This is the second of four Marketing Matters that speak to several juxtapositions that our school administrators, board members and pastors grapple with as we move further into the 21st Century. Last week’s Marketing Matter, “To Whom Does Your School Minister?” asked school administrators to consider that although faith-based schools are viewed as a business today, they are still ministries. To review and clarify, Catholic, Christian and other faith-based schools serve the parents. This is especially true for Catholic schools, as detailed in the Catechism of the Catholic Church, since one of the main roles of the parent is to instruct their child in the ways of the Faith and in life:
“Parents have the first responsibility for the education of their children in the faith, prayer, and all the virtues. They have the duty to provide as far as possible for the physical and spiritual needs of their children” – The Catechism of the Catholic Church, #2252.
However, the Catholic Church does not see the Catholic school as the place where adults are educated. Such is the responsibility of the parish. While the school serves parents by assisting them in their role as parents to educate their children, the teachers in the schools, at least for the majority of teachers in ANY school, are trained to educate children. The mission of Catholic education, and therefore, the Catholic school, is to proclaim the message, to build community, to provide service and to celebrate worship. While the same four tenets can be attributed to the parish and adult education, the Catholic school works to instill those qualities in the children that are entrusted to them, so that at some point along their life-long journey, they can evangelize to others.
Similarly, the terms “enrollment” and “retention” are used interchangeably at times in our schools. And that’s some dangerous interchanging.
Enrollment is the act of bringing new students into your school; retention is the act of keeping those students in your school in your school (while that sounds redundant, it isn’t). It helps to remember that the best way to begin to build your enrollment is to keep the enrollment you have, but you will always need to employ enrollment strategies since eighth graders “graduate” and move on to high school; high school students graduate and move on to college.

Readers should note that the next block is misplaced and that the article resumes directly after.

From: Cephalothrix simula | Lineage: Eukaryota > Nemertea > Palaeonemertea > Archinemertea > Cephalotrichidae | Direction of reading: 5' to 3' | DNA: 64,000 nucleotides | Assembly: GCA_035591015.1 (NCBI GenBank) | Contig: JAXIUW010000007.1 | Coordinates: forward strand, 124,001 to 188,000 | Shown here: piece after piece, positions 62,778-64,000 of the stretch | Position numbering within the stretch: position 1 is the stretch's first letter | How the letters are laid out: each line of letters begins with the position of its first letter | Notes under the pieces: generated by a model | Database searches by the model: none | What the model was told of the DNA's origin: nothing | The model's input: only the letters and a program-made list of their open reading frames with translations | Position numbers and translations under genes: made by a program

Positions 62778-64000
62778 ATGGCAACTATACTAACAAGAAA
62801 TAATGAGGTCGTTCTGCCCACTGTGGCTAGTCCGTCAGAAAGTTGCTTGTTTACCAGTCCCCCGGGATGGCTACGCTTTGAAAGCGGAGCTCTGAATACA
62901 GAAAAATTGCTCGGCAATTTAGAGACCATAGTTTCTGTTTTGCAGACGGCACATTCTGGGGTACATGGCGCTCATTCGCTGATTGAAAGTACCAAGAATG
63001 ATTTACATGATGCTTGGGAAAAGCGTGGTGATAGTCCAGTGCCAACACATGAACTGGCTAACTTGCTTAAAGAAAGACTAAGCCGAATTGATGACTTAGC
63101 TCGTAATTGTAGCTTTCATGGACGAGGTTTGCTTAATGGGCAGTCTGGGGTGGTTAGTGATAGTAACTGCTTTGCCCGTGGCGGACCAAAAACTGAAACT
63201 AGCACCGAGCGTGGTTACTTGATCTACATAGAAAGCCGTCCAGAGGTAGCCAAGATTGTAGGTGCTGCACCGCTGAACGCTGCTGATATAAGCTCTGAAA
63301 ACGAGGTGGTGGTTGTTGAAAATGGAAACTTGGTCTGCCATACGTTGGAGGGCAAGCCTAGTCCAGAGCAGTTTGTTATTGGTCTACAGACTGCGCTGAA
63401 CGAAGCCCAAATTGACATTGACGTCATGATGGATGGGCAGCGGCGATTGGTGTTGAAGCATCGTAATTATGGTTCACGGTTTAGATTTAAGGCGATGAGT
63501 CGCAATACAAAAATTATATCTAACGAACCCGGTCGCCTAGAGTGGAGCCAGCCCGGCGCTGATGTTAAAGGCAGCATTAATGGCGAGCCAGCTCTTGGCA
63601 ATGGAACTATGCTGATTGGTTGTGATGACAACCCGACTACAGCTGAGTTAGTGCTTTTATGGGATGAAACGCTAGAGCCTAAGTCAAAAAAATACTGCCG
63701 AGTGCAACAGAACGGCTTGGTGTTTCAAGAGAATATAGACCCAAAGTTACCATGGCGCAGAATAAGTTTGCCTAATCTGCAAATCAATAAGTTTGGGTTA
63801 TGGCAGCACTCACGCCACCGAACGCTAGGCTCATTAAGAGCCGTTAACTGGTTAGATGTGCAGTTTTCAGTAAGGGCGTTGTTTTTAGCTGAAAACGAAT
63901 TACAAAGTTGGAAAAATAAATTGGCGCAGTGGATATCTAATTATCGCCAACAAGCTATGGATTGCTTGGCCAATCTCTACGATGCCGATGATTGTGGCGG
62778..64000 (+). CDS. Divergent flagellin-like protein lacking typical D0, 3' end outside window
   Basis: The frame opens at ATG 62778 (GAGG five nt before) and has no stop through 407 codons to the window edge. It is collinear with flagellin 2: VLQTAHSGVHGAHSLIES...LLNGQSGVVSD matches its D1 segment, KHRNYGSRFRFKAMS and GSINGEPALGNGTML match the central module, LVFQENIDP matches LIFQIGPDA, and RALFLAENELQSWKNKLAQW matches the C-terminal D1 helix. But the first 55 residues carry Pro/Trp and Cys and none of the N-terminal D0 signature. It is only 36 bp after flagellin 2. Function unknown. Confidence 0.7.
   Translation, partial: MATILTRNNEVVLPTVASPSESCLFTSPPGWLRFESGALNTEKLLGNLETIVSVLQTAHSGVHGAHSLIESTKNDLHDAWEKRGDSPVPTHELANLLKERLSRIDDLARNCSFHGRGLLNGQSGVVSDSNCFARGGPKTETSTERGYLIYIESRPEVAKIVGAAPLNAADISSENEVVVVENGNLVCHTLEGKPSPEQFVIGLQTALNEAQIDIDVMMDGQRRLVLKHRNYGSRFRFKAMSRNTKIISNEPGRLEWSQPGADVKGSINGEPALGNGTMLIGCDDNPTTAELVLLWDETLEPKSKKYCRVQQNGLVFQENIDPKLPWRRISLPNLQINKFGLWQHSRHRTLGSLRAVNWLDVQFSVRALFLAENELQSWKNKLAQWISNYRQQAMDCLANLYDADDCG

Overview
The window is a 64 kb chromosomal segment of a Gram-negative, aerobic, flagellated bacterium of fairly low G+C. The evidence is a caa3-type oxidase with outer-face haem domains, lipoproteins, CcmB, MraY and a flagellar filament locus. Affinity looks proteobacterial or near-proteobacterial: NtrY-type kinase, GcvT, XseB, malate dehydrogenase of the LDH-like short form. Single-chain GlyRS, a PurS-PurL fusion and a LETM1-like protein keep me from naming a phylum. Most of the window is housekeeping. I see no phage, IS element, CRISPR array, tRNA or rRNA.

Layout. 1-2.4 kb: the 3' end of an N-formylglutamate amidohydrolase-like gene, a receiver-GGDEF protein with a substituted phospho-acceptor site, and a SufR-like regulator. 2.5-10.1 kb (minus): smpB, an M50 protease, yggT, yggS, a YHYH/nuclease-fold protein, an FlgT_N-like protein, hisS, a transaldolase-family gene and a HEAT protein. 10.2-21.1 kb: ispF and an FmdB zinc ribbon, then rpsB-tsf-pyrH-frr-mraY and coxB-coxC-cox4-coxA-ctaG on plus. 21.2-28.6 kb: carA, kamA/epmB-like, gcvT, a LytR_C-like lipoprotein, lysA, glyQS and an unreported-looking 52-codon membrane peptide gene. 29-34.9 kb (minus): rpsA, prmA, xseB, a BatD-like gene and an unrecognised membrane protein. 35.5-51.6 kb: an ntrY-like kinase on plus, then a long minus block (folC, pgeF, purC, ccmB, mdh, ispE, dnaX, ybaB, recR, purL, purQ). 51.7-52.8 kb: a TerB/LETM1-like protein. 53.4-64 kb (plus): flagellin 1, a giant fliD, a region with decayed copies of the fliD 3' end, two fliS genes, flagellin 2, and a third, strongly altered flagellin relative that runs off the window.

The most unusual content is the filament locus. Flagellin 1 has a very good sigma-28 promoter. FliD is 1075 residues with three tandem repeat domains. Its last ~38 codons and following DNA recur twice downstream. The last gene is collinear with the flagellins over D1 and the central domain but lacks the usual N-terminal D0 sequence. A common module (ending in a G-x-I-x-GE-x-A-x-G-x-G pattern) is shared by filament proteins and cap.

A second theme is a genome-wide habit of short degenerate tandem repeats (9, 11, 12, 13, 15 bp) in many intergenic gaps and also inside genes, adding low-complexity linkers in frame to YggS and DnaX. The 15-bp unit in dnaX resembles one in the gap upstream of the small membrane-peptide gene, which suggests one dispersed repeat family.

Marketing your school for enrollment growth leads it inquiries to your school, and how those inquiries are shepherded leads to increased enrollment. Marketing for enrollment growth, however, does NOTHING to increase retention; retention happens through experience.
Consider this – a parent of a student that’s preparing to enter Kindergarten finds a brochure about your school while she’s shopping at the local supermarket. She brings the brochure home and logs on to your school’s Web site, where she is impressed with the look of the school, the structure of the curriculum, and the opportunities for her child to be able to worship and talk about God in the classroom. She calls the school to arrange a tour, at which time she’s introduced to the school administrator and the child is shown the Kindergarten room and introduced to the teacher. More discussions ensue regarding tuition, financial aid and payment plans, and the parent leaves with a good feeling about the potential location where her child will spend the next nine years of her life.
Does the parent of a 3rd grader currently enrolled in your school care that there is a brochure about your school at the local supermarket? That your school’s Web site has information about the school’s curriculum? That the administrator will provide a great tour of the facility? The answer is an emphatic, “NO.” Good marketing for enrollment growth has nothing to do with retaining students; however, walking the talk has EVERYTHING to do with retaining students!
If the parent of the 3rd grader finds that their child is excelling in certain subjects, and, for the most part, the child likes the teacher, likes going to school, and has a good friend to share lunch with, then that experience is what will keep that child enrolled in your school. Rarely are tuition concerns the only reason a parent disenrolls their child. Tuition and other financial reasons are cited when the experience has deteriorated to the point that remaining in the school has become a point of contention with the child – which is why policies against bullying, safety and cyberspace security are top of today’s parents’ minds.
Both enrollment and retention provide synergy with each other. Students currently enrolled in the school (retention) will usually have good things to say about the school which will positively impact the child’s parents. Those parents in turn provide great word-of-mouth or “buzz” marketing to encourage other parents to enroll their children in the school. More enrollment can cause waiting lists to occur, so parents are eager to reserve their child’s seat in the classroom for the next year as soon as possible.
The other aspect to keep in mind is the negative effect of the subsidized tuition. If a school charges $2500 for tuition, and the cost of education is $5000, an increase of 10 students in the school may be seen as a positive step for the school, but it could be viewed by the pastor of the supporting parish or church as an additional $20,000 out of the church’s budget. For this reason, schools should consider moving to a model where tuition is based on the cost of educating a child, and where financial aid can be included in the budget and allocated to parents based on the family’s financial need. Doing so allows the family that has been blessed to share those blessings with others who have not been blessed. And isn’t that what Christ asked that we do for each other? See 2 Corinthians 8:13-15 for justification.
Next week: Leadership vs. Faith, Hope and Love.
© Michael V. Ziemski, SchoolAdvancement, 2008-2018 (Original Publication Date: 20080512)